Staffing Resources

What You Can and Cannot Ask About Salary History

May 16th, 2019

Before you make a decision about a candidate, you might want to know what they’ve made previously and what they’re anticipating from a position at your company. This information can benefit your search, but such actions can be seen as discriminatory. Instead of flat out asking about salary history, make sure you’re aware of laws in your area.

Cities including New York, Pittsburgh, Philadelphia, and New Orleans prohibit all questions related to a candidate’s salary history. In the state of New York, you cannot ask applicants for state organizations but new legislation for private companies is being considered. California doesn’t ban questions but forbids it from being a reason to underpay someone. Nearly 20 other states are considering bans on questions about past salary, and laws have been introduced at the federal level. Even though they haven’t passed, it might be time to adjust your strategy.

Discriminatory pay structures

There are a number of reasons why asking for a previous salary can lead to accusations of discrimination. For one, it’s a known issue that women make less than men, and seeing a women’s salary and offering her something comparable that’s less than her male counterparts at your company could lead to trouble.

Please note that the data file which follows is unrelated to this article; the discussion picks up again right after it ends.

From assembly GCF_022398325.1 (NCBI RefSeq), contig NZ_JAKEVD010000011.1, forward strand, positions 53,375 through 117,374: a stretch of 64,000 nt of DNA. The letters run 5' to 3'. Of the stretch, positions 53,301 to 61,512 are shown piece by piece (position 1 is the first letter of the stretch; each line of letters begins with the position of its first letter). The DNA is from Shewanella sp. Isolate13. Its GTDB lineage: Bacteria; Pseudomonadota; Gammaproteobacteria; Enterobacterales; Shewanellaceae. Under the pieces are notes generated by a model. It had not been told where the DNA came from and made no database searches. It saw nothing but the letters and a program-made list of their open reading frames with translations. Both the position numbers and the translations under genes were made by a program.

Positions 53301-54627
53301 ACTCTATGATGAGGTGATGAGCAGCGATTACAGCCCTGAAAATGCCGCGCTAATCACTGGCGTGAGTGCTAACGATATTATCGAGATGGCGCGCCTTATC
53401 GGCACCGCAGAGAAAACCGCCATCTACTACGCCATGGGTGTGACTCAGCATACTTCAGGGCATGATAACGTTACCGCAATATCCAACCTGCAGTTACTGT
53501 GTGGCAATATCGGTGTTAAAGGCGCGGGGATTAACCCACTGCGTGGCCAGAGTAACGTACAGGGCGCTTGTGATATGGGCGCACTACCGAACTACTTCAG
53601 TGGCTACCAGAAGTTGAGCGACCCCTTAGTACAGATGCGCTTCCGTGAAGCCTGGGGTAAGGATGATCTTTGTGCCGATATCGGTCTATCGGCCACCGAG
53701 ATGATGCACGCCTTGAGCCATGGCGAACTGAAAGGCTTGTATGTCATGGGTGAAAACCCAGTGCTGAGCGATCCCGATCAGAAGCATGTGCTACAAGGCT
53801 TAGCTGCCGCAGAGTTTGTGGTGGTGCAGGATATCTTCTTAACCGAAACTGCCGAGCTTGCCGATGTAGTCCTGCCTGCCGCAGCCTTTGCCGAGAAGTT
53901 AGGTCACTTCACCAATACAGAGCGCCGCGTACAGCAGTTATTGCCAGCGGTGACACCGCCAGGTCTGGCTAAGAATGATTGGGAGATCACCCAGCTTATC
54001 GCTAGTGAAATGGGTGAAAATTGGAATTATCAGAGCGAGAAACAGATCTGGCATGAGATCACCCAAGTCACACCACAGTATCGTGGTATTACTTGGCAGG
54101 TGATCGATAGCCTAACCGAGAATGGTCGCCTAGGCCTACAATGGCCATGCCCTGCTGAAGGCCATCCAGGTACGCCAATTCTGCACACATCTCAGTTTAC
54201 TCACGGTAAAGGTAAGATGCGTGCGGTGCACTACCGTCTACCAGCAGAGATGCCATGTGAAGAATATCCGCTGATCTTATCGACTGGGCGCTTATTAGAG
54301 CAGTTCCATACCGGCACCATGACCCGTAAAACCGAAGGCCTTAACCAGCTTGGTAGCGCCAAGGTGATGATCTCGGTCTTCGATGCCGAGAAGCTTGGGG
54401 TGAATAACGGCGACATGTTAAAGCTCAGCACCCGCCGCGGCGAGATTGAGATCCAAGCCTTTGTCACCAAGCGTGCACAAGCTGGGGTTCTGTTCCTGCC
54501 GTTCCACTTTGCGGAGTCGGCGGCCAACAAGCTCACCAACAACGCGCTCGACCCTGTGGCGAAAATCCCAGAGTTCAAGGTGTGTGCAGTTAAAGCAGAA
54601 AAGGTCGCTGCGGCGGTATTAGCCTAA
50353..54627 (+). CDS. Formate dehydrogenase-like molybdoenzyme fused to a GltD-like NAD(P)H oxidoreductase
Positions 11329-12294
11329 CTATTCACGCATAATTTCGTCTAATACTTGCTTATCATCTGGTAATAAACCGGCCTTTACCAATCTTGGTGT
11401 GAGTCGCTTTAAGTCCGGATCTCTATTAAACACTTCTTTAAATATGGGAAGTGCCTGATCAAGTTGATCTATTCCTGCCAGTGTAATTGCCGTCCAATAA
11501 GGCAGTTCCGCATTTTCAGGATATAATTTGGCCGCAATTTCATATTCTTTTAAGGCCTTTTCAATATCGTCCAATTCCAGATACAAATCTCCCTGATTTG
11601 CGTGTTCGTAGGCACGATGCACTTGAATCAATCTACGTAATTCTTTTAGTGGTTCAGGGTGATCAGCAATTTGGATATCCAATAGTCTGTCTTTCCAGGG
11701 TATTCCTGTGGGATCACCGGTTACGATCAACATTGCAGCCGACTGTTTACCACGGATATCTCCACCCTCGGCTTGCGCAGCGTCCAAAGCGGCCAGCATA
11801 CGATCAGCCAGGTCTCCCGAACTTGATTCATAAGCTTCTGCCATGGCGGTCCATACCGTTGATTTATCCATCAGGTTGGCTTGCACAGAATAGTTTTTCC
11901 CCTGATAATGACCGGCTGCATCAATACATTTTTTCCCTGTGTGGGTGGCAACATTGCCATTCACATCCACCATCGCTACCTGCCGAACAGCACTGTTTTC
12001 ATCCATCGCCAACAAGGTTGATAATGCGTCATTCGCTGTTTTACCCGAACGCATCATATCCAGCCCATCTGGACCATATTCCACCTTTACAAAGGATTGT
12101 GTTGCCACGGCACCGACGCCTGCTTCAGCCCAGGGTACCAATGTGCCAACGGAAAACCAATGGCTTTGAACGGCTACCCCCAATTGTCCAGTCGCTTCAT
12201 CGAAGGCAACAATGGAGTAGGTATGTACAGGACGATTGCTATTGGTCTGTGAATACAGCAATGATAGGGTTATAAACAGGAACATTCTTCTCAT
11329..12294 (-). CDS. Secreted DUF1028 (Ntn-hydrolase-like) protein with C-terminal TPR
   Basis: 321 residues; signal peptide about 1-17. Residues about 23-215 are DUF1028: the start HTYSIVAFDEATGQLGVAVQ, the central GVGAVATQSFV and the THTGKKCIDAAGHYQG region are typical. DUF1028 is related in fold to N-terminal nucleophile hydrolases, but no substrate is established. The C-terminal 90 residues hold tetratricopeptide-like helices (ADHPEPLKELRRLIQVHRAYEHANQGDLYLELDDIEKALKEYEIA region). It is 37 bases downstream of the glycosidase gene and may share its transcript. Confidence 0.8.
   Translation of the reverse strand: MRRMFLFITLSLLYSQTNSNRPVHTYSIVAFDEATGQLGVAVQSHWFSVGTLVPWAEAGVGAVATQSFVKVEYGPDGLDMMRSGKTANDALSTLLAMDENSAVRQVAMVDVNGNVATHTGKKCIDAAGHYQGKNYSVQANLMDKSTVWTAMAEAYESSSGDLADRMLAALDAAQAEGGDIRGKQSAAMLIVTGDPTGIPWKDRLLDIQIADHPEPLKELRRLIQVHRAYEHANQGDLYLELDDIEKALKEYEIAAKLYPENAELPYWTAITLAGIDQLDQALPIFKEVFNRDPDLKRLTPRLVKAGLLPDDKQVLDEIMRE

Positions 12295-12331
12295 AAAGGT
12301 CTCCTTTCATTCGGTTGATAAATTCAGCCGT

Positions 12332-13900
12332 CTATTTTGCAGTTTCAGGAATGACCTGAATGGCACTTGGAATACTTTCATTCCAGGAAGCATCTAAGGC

Another form of discrimination comes from excluding a candidate based on your thoughts about your salary offering. If you’re going to offer less than they’ve made, and then remove them from candidacy because you assume they wouldn’t take the offer, you’re acting in a discriminatory manner.

Candidates can refuse

With new laws in place and being practiced daily, it’s not unlikely that a candidate will refuse to provide the information. If you ask in an application, they may leave it blank or draw dashes to indicate they’ve seen it but won’t answer. In some cases, they may provide parts of their income without explaining all the sources.

What can you ask?

Before answering this, look for laws in your city and state. This is the best way to keep you safe. If there’s nothing specific, make sure you accept their right of refusal and refuse to discriminate or pay them less based on what they made before. Regardless of their answers, your goal as an employer should always be fair compensation.

 

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